I've talked before about the names the ancient Minoans used for their gods, here and here, and the difficulties of trying to figure out what those original names were. All we really have to go on is the administrative texts written in Linear B by the Myceneans (or their Minoan scribes). So all that information is filtered through the lens of the Mycenaean Greeks. Case in point: Dionysus.
He's very apropos for today - Winter Solstice - since this is his birthday in the Minoan sacred calendar, when he is born to the great mother goddess Rhea in her cave at sunrise. If you want to view the Minoan pantheon in terms of hierarchy, you'd have to say Rhea is at the top (at least, of the earthbound and Underworld gods - the ocean goddess Posidaeja and the cosmic goddess Ourania could be considered to be "above" her but that's another blog post).
A few weeks ago, I wrote about Minoan deity names in Linear B, the script the Mycenaean Greeks used to write their language toward the end of Minoan civilization. We still can't read Linear A, the script the Minoans used to write their native language, but the Mycenaeans borrowed so much of Minoan religion and culture that their texts give us a lot of information, even if most of them are just inventory lists of donations to temples.
Last time, I mentioned Atana Potnia, the early precursor to Athena who was apparently worshiped at Knossos. But we have quite a few more names of gods and goddesses, some of whom are manifestly Minoan and some of whom look to be a part of the blended Minoan-Mycenaean culture that lasted for several centuries before the Late Bronze Age collapse of cultures around the Mediterranean.
There are two things we can be pretty sure the Minoans did: libations and divination. We have lots of pictures of libations (poured offerings of liquids) in the frescoes, seals, and other art from ancient Crete. As for divination, besides the fact that pretty much every civilization has done its best to foresee the future, there are some interesting “floating organs” (hearts, livers, bones) on some of the seals that suggest the Minoans took part in the same kind of animal-part auguries that many ancient cultures used.
I’m not here to tell you how to check your horoscope in animal guts. Instead, I’d like to talk about wine.
Religion isn’t a static thing. We don’t invent a religion once and leave it as is for centuries. Cultures change, people change, and spiritual practice changes, too.
Minoan civilization lasted for centuries. Just the “palace” periods, the times when the big temple complexes were being built and rebuilt, lasted about 500 years. Minoan civilization as a whole lasted more than two millennia. And during that time, the spiritual practice in ancient Crete changed and grew.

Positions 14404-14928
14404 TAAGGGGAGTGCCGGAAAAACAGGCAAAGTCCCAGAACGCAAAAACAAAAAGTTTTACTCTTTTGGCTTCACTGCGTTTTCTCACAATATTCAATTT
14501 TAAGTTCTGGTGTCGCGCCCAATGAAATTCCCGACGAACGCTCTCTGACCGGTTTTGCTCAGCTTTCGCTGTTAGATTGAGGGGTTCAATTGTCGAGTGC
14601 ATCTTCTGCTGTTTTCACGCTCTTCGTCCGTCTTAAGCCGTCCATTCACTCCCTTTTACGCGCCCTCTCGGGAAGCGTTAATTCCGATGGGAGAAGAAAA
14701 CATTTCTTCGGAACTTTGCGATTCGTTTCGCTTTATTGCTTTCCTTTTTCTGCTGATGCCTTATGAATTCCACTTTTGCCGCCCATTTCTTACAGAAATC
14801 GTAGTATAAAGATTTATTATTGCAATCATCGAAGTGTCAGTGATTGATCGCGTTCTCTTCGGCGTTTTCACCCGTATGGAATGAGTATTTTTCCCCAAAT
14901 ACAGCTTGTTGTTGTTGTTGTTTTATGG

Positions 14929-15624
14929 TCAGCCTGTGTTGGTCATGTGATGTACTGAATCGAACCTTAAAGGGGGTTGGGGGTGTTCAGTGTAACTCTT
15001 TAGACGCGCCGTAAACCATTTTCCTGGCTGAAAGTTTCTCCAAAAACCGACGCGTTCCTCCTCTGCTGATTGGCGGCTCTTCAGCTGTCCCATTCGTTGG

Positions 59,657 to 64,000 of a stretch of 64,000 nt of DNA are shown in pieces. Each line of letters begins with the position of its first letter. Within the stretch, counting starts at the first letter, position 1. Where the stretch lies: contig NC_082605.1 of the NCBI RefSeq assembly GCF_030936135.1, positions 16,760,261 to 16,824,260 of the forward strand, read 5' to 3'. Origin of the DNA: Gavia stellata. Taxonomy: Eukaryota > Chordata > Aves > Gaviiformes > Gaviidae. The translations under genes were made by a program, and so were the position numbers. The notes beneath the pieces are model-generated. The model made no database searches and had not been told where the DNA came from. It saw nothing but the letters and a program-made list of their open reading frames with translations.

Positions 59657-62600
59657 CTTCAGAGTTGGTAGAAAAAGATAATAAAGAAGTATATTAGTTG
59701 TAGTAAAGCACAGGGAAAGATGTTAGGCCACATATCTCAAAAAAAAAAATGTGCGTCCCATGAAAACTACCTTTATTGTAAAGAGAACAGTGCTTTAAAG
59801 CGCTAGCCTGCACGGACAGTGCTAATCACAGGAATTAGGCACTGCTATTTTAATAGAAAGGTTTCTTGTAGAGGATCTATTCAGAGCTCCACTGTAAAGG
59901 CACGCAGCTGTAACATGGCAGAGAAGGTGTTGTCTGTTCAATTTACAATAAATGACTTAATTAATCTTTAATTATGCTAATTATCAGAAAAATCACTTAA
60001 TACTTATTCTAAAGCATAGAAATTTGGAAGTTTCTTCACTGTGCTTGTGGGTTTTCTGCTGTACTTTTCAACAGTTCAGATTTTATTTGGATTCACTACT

When I mention the Minoans of ancient Crete, the first thing that comes to mind for many people is the famous Snake Goddess statues. For us modern folks, they are icons of this ancient civilization. But what, exactly, do they represent? If we're really honest, the answer to that question is, "We're not sure."
There are many theories, of course. I think that falls under the rubric of "Everyone has an opinion." But we simply don't know for sure because we don't have any Minoan-era documents that tell us anything about these figurines. Linear A, the script the ancient Minoans used to write their native language, has never been deciphered. And the few documents we have that are written in Linear B, the script that records Mycenaean Greek from the time toward the end of Minoan civilization, don't say anything about snakes.
It’s always tricky, reconstructing ancient religious practices. We may or may not have reliable sources of information and from a distance of centuries, it’s hard to tell what really happened way back then. It’s especially tricky when the only written records we have were recorded by people who weren’t exactly friendly to our chosen culture, as I discussed in a recent guest post on a friend’s blog. This is the case with the ancient Minoans. Most of the mythology we know about from ancient Crete comes down to us from the Hellenic Greeks, who lived a thousand years after the collapse of Minoan civilization and whose male-centric culture held radically different values from the egalitarian Minoans.
So how can we connect with the spirituality of a people who lived so long ago and about whom we have little reliable information? We take what we have and build on it using our own experience of the numinous – the divine. This is one case in which we must simply say, if it works for you, then do it. But we must also remember that what works for one person may not besatisfying for another, so respect for a diversity of views needs to hold high priority. My friend Nimue put this especially well in a recent blog post.